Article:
Showdown at E3: Part I -- Battle of the Consoles

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The first day of the much anticipated E3 expo was less of a cordial professional showcase of the future in video games, and more of the first head-to-head battle between Sony (NYSE: SNE) and Microsoft (NASDAQ: MSFT) over the new consoles since their announcements last month. Stated in my last post on the console wars, both were advertising cutting-edge computing power and amazing graphics, not to mention its other add-ons like TV and movie streaming that serve as an attempt to expand beyond the hardcore gamers. Here, though, despite Microsoft’s Xbox One being shown first, Sony counterattacked in a big way, and landed punches that have sent Microsoft reeling.

PS4 Affordability is Sony’s Left Hook….

By most accounts, Sony was E3’s big winner on Day 1. Not only did they release the new PS4, which looks like a hybrid between the Xbox One and the PS2 in a good way, but they crafted their presentation to establish differences between themselves and Microsoft. While Microsoft announced on June 10 that their new console would cost $499, Sony came out the next day and announced that it would be $100 less than the Xbox One. Given Sony’s advantages in computing power, as well as a devoted gamer base, this gives Sony an instant leg-up over its competition.

...and a Right Upper Cut with Game Sharing

Another big win for Sony was announcing that the new system would be open to used games, as well as announcing an expansive library of PS3 games available on Sony’s cloud software. By emphasizing the ease of sharing games, and the fact that it is free to do so, Sony has hit at another difference between the two giants. Microsoft developers had stated that used games could be played on the Xbox One, but only if a fee was paid, and the user was frequently on Xbox Live. This has irked a lot of gamers because it makes the cost of playing the newest titles more expensive, in addition to limiting backwards compatibility for Xbox 360 games.

Microsoft Bloodied As Sony Takes the Round

By emphasizing consumer demands first and waiting to show off the PS4 until E3, when the eyes of the gamer universe would be focused on them, Sony delivered two big blows to Microsoft and established the PS4 as the premiere console of the next generation, casting doubts regarding the appeal of the Xbox One to gamers, given the price and technology differences. The PS4 comes out of this as a cheaper and more user-friendly console, a big plus for Sony, and puts Microsoft on the defensive for the rest of the convention, if not the rest of the summer.

Sony Saves Trade-In Market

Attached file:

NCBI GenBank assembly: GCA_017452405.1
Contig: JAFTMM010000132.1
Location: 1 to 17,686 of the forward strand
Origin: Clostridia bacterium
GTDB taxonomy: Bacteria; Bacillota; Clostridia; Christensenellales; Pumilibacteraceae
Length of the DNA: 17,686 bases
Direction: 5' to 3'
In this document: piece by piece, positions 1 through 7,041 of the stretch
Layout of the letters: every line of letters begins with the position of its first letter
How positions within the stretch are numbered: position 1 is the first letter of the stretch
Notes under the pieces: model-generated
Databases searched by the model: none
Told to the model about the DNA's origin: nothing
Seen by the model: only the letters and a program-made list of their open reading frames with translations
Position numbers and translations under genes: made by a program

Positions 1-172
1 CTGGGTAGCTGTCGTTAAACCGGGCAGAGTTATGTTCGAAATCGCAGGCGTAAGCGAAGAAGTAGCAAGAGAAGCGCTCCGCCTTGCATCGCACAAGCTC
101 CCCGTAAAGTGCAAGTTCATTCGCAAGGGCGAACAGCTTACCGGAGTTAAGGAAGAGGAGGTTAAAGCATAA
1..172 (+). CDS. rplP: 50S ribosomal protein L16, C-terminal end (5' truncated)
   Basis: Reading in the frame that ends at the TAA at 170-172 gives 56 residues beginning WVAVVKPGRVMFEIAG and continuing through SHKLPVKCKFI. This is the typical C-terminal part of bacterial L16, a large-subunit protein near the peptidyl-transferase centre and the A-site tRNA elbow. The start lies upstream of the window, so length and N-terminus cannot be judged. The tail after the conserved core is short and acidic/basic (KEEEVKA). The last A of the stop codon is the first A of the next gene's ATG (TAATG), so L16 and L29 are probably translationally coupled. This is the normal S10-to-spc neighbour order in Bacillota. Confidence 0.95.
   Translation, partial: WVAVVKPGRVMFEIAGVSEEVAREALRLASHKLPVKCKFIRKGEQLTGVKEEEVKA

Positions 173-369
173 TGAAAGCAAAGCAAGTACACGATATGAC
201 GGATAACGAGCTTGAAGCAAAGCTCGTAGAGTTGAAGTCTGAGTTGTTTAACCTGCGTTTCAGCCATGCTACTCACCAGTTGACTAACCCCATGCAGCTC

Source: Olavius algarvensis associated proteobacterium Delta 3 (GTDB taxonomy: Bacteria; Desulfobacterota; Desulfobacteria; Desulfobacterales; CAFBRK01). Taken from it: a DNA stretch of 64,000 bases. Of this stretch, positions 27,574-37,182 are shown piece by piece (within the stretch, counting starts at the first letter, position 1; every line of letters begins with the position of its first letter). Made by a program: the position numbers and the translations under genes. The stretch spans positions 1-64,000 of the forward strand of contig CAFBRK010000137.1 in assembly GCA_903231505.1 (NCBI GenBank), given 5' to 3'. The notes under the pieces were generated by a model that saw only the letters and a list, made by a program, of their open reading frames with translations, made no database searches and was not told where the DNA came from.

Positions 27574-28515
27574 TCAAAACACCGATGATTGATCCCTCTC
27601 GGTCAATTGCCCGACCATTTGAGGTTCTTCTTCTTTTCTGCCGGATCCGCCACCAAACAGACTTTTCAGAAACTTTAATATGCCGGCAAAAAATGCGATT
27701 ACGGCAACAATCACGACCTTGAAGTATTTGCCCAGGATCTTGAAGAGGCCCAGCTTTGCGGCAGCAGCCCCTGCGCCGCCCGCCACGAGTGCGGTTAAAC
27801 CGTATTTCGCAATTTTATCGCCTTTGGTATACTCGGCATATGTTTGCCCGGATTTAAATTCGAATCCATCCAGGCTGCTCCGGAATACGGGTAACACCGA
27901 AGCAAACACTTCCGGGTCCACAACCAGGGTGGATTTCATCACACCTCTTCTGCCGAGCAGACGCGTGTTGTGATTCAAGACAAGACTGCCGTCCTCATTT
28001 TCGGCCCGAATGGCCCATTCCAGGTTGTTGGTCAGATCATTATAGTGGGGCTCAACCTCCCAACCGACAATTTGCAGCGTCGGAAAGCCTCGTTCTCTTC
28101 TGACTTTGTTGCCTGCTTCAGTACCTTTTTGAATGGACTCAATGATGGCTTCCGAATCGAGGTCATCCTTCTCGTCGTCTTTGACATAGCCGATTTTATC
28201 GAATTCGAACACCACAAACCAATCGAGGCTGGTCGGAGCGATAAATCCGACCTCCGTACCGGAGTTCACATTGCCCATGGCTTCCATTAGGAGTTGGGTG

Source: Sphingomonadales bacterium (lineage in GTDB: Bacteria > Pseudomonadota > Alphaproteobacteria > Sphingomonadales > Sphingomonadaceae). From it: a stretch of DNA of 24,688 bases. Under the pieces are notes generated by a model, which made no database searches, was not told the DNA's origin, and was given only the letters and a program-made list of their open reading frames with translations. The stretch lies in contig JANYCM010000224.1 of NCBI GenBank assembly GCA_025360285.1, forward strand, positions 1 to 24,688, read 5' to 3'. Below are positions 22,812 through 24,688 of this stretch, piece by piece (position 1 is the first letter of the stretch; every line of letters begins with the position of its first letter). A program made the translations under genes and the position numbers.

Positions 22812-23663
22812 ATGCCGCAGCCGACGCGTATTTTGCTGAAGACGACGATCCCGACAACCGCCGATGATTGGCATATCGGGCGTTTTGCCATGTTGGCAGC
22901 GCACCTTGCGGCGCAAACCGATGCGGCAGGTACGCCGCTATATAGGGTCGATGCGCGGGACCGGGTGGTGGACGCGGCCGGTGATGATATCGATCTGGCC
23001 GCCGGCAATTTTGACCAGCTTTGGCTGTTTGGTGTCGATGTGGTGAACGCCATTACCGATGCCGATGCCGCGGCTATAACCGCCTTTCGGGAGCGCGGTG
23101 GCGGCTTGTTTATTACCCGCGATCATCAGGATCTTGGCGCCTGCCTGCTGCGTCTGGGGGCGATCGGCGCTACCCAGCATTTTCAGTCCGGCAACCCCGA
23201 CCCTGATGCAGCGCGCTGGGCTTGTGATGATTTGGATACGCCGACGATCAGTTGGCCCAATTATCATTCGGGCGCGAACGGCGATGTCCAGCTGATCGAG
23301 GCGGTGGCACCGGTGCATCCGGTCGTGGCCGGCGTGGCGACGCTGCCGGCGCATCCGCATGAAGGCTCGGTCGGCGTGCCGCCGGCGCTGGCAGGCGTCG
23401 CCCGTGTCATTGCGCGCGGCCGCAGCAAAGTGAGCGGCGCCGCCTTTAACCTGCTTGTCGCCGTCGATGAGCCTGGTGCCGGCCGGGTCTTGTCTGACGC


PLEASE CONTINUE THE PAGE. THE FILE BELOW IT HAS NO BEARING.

Sony’s announcement of used game compatibility also plays into GameStop’s (NYSE: GME) consumer base. With over 6,600 stores in 15 countries, Gamestop is one of the biggest sellers of used games in the business. This is because Gamestop has a system where customers can trade in used games to earn credits towards new ones, which helps bring down the rather high costs of the newest games and sequels to popular franchises like Call of Duty, Assassin’s Creed, and Battlefield. In addition, GameStop traditionally takes advantages of big launch dates, and the announcement that these two consoles will be coming out before Thanksgiving means that the company will be able to get a slice of the lucrative Black Friday electronics shopping binge, which will no doubt help the company’s profit margins as well as give them a sustained period of growth into 2014 and beyond.

Sony, GameStop Win Big

Sony and GameStop came out of Day 1 of E3 as the big winners. Sony’s near perfect announcement of the PS4, as well as the numerous advantages it has over Microsoft’s Xbox One, could make life difficult for Microsoft going forward. This also gives Sony a big shot in the arm in regards to getting the company back to its strong suit, which is electronics, and an impressive E3 showing should make investors and gamers incredibly happy.

GameStop also has its business model secured for the next generation, as the used game market will still be very vibrant thanks to the new PS4, and trade-ins will remain relevant. It’s also a fairly cheap buy with a forward P/E of 10.28 and operating margins of around 7%. It is still in the red in regards to profit margin, but the future looks bright for GameStop going forward.

Sony isn’t too bad either, with a forward P/E of 15.31, though its operating margins are a nerve-wracking 0.64%, with a profit margin of 0.61%. It may not seem like a hot investment, but the PS4 has great potential, and is worth investing in for the long haul.

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John McKenna has no position in any stocks mentioned. The Motley Fool owns shares of GameStop and Microsoft. Try any of our Foolish newsletter services free for 30 days. We Fools may not all hold the same opinions, but we all believe that considering a diverse range of insights makes us better investors. The Motley Fool has a disclosure policy. Is this post wrong? Click here. Think you can do better? Join us and write your own!

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